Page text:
Writing On My Mind
There is a widespread opinion that writing isn't real work. The diminution of the job of writing in the minds of readers may have something to do with the double meaning of the word "write."
When a 5-year-old learns to put the letters C-A-T on a piece of paper with Crayolas, his mother says he is "learning to write."
When people underestimate how difficult it is to write something that is going to be printed or spoken before an audience, they're confusing that kind of writing with the writing done with Crayolas.
While the work writers put into their product may be underestimated, the importance of what they have to say is overestimated. Writers enjoy a status in society that is out of proportion to their real worth. Just by the fact that they are writers, they are accorded a kind of celebrity status and their advice and presence is sought after.
There's no way I can say this without seeming churlish, mean-spirited and petty, but professional writers are often expected to give their services free to organizations that wouldn't dream of asking a carpenter, an electrician, a doctor, or even an insurance agent to give his time free.
If I get 100 letters a day, five of them are asking me for something because my name is known as a writer.
A grade school teacher sends me 24 papers written by her fifth grade students and asks me to mark them and provide criticism for each one. I am to select a winner who will receive a prize.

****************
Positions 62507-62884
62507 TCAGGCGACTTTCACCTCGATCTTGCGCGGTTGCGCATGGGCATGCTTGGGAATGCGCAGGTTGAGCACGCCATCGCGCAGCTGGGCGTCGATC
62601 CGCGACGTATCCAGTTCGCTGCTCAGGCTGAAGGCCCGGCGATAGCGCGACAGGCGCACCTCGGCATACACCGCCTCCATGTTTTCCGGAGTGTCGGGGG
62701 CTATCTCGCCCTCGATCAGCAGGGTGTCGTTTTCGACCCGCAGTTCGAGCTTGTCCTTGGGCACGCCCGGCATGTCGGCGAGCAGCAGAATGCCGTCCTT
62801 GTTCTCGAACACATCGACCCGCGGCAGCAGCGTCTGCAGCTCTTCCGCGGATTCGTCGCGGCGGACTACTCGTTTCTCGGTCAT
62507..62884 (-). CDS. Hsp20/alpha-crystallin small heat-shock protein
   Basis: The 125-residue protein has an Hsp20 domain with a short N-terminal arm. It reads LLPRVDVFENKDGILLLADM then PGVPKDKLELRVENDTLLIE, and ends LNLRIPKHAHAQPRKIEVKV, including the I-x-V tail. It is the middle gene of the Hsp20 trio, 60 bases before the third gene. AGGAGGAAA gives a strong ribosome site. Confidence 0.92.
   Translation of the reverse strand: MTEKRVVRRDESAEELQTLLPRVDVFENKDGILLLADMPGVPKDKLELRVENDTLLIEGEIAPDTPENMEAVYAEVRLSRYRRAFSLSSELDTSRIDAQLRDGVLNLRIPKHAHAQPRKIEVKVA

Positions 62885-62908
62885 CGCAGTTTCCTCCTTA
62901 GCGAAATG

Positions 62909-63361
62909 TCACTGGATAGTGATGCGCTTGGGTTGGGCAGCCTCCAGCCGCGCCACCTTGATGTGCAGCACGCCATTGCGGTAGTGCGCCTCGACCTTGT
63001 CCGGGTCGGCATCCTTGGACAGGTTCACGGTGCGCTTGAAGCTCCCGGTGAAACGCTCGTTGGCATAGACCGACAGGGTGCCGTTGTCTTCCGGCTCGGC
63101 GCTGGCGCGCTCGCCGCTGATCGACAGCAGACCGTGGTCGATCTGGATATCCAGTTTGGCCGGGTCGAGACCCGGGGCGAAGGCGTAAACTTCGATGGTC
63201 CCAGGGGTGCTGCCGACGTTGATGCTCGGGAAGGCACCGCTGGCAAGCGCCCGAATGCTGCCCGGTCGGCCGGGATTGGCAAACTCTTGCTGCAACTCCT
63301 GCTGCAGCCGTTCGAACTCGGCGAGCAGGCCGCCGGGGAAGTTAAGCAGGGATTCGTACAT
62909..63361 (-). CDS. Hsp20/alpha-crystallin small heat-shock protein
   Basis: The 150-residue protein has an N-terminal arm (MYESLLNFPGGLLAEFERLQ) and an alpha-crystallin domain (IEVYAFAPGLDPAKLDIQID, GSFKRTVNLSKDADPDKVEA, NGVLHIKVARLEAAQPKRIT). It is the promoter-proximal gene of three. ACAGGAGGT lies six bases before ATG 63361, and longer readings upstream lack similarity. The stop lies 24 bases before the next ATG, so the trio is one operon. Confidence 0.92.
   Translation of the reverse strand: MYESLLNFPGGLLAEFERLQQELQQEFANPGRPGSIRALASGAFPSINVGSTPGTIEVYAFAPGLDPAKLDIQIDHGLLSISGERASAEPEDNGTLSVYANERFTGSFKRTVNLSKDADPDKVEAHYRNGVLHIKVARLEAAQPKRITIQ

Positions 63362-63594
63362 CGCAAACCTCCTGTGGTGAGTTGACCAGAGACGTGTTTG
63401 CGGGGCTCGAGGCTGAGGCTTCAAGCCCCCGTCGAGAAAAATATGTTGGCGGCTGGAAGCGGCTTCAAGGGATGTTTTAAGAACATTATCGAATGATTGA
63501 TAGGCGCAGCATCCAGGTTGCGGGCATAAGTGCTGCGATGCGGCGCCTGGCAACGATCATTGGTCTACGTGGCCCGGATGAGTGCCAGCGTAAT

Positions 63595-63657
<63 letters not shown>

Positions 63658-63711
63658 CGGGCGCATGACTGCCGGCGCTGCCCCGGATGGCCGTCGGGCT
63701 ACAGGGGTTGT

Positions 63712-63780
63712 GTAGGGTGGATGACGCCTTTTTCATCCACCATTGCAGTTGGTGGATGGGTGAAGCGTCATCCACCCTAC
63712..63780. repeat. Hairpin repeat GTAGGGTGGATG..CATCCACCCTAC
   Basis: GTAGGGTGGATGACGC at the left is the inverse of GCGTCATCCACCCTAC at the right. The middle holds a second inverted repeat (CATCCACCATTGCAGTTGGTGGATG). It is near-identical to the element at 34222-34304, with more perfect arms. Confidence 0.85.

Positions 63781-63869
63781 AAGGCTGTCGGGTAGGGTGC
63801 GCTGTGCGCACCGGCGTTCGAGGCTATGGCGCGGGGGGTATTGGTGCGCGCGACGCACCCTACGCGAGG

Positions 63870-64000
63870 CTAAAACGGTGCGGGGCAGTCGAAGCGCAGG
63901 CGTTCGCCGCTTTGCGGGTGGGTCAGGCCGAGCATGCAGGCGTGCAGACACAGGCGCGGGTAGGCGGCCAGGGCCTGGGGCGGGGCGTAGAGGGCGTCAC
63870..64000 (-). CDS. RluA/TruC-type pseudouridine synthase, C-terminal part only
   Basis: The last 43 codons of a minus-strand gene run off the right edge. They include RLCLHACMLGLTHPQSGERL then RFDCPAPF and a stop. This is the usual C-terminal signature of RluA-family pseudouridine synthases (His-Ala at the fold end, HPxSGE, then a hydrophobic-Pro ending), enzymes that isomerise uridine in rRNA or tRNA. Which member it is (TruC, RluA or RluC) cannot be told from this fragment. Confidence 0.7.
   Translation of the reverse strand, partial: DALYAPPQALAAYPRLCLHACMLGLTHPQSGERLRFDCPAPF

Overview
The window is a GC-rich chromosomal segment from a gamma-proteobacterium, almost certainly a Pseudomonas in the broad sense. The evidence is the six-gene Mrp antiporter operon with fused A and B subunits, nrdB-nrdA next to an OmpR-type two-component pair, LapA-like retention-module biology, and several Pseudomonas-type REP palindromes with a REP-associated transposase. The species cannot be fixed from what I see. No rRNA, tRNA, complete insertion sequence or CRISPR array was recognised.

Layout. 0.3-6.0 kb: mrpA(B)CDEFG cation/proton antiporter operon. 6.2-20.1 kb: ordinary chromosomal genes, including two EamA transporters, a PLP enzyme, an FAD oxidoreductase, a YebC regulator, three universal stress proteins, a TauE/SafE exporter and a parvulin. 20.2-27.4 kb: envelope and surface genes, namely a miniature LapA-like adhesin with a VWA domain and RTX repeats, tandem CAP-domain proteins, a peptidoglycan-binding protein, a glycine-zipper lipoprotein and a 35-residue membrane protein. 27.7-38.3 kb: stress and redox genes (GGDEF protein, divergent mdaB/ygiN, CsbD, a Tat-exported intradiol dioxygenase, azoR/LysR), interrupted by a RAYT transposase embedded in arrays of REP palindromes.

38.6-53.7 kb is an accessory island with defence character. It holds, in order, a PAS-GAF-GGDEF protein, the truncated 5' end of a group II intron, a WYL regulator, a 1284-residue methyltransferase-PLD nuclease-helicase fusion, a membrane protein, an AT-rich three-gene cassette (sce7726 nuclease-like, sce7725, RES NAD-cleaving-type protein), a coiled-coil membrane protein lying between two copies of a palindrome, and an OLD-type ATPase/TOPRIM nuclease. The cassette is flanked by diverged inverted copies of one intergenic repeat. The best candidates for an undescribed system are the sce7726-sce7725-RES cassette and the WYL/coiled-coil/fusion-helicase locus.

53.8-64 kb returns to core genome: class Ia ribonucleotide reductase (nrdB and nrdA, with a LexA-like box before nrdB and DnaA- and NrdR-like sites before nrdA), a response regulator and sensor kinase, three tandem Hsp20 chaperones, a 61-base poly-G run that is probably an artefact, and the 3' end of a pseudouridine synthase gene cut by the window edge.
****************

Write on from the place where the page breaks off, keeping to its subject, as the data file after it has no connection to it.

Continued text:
A magazine editor writes to say they are doing an article on the healing power of laughter and will I please write back giving him some examples of the sort of thing that makes me laugh. (I throw this out, resisting the temptation to say that people who believe that laughter cures an illness make me laugh.)
A group of senior citizens is initiating a new program designed to find useful work for men and women over 75 years old. Will I speak at a dinner they are having in October and explain how I think their goal might best be accomplished.
A group of women in a town on the outskirts of Chicago is raising money for the work they do with people who cannot read, by putting out a book of favorite recipes of well-known people. Will I please contribute my favorite recipe.
There are five requests a week from high school students. "My teacher has asked us to write about a person we admire. I admire you very much. Could you please tell me who influenced you the most as a writer and what the most important day of your life was?"
"Enclosed is the manuscript of my book which I have been working on for eight years. I greatly admire you as a writer and it would mean a great deal to me if you would read my book and tell me what you think of it." The fat enclosure is 347 pages.
There seem to be thousands of so-called writers who depend on other writers to write their books for them. Fifty times a year, I get a letter asking me to write something to be included in an anthology, i.e.: "I am currently putting together a book to be called 'MOTHER' and would appreciate it if you would tell me what your mother meant to you and how she influenced your career."
I dislike all these requests because it makes me feel terrible to be rude, and when I get one, I am usually rude.
(Write to Andy Rooney at Tribune Media Services, 2225 Kenmore Ave., Suite 114, Buffalo, NY 14207, or via email at firstname.lastname@example.org)
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